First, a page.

It’s also counter-intuitive for the currency coupled with rising rates to underperform the one with easier policy. Yet, that’s what happened between the US dollar and the Euro in 2017. The Euro’s surge will carry on given that its strength better reflects surrounding economic reality, than the dollar does for the US, where the stock market has far outpaced economic factors like wages and job force participation levels.
Similarly, gold and silver will rise against the US dollar, as bitcoin enthusiasts and gold bugs converge. Nations like China, India and Russia continued to stockpile gold in their quest to diversify against the dollar last year. China’s Gold Bar Demand rose by more than 40%. The more gold these nations buy, the more the dollar could decline relative to their currencies, especially if they sell US treasuries, or reduce purchases, to buy gold. Even my old firm, Goldman Sachs noted the bitcoin boom hasn’t dampened gold demand.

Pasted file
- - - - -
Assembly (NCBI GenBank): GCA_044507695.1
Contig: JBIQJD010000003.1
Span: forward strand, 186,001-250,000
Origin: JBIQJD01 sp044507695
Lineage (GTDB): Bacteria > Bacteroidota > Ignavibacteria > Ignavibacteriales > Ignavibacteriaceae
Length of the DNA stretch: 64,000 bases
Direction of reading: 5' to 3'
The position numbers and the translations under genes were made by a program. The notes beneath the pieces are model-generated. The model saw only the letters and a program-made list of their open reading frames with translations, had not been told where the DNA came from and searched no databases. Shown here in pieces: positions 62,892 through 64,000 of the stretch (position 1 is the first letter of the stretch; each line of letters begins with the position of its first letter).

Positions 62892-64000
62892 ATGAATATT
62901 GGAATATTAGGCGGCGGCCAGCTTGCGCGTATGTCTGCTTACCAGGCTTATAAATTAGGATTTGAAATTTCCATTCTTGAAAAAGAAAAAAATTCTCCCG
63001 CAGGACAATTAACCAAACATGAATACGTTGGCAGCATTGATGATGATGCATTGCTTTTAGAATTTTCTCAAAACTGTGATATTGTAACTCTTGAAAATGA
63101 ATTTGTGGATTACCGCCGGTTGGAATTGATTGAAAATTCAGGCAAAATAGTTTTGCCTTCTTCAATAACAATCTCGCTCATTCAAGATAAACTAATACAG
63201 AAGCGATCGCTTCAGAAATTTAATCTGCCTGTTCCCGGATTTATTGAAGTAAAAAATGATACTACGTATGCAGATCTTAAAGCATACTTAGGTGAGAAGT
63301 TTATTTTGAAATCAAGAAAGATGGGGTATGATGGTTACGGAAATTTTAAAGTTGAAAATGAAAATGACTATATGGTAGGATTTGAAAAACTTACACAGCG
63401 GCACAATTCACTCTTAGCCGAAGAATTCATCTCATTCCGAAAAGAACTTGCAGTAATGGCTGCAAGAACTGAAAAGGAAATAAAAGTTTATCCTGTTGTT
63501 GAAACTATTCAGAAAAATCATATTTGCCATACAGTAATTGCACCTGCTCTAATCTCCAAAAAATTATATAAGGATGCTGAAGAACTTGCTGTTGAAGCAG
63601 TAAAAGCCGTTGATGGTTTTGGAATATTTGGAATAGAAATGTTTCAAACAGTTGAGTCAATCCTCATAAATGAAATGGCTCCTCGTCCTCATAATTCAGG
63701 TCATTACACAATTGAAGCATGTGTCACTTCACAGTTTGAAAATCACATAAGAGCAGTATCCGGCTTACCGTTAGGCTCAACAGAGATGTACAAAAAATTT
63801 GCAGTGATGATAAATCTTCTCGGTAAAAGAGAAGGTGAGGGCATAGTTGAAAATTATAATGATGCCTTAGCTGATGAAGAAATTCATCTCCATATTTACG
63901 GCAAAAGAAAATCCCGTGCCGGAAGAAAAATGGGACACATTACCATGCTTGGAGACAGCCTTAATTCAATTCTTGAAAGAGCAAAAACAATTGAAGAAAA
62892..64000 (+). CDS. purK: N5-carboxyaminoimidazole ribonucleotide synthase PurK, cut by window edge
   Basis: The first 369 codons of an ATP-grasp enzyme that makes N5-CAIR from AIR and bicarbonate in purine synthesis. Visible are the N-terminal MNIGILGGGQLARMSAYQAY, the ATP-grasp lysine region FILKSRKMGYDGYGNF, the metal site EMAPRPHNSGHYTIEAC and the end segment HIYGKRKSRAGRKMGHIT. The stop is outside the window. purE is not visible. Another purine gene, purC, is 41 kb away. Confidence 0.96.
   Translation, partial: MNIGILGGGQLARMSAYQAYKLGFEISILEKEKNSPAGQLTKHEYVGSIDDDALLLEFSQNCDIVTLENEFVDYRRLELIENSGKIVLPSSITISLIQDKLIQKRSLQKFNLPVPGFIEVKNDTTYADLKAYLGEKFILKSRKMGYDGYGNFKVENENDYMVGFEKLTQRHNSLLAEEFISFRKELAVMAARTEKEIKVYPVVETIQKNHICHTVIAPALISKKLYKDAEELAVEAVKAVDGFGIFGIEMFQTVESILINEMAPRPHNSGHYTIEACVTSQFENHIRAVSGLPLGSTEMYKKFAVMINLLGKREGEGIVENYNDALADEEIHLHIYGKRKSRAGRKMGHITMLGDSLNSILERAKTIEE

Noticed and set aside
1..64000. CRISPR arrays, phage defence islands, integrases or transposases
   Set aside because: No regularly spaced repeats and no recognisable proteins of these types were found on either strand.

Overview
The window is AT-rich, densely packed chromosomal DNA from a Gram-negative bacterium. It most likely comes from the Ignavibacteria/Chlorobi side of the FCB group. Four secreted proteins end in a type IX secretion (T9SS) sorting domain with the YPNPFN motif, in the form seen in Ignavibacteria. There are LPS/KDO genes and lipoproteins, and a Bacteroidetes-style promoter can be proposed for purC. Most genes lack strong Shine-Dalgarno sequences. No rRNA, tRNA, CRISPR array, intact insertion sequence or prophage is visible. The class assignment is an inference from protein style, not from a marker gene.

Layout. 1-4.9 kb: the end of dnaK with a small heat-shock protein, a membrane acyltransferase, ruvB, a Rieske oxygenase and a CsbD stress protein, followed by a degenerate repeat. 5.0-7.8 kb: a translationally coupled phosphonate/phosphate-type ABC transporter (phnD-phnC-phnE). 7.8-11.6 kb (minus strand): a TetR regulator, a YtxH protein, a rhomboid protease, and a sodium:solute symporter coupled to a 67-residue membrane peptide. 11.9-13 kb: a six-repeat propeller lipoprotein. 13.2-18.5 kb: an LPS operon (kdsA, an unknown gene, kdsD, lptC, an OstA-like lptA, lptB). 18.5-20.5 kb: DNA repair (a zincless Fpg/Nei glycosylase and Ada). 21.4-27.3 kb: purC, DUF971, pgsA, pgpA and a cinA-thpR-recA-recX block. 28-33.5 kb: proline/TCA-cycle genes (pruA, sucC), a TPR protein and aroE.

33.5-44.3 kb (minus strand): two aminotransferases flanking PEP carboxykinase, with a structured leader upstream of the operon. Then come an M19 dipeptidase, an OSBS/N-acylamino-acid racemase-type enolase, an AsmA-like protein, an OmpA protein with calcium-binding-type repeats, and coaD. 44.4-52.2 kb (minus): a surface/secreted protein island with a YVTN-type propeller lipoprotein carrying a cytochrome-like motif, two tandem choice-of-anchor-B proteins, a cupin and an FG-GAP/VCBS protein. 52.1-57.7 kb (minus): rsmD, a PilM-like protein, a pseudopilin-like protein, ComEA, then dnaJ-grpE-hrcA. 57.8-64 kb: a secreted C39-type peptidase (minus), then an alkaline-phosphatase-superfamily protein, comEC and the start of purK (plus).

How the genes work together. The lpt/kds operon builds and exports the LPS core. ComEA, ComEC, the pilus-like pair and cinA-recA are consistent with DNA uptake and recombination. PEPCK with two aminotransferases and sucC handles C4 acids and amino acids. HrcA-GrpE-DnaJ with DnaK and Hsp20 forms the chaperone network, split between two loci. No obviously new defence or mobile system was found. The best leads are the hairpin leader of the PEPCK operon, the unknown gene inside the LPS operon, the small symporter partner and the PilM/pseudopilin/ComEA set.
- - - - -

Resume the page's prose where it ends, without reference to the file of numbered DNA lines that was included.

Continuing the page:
5) Ongoing Economic Power Shift from the West to the East
The economic power shift from West to East, and from the US dollar to the Chinese yuan, will continue for economic and geo-political reasons as China forges more solid global trade relationships and the US retains its nationalist stance.
Given the Trump administration’s isolationist and pro-bilateral trade agreement doctrine, China will augment its economic, military and diplomatic presence globally. The Chinese government has invested billions in the BRICS Development Bank and Asian regional organizations like ASEAN. That type of long-term groundwork will expand in 2018.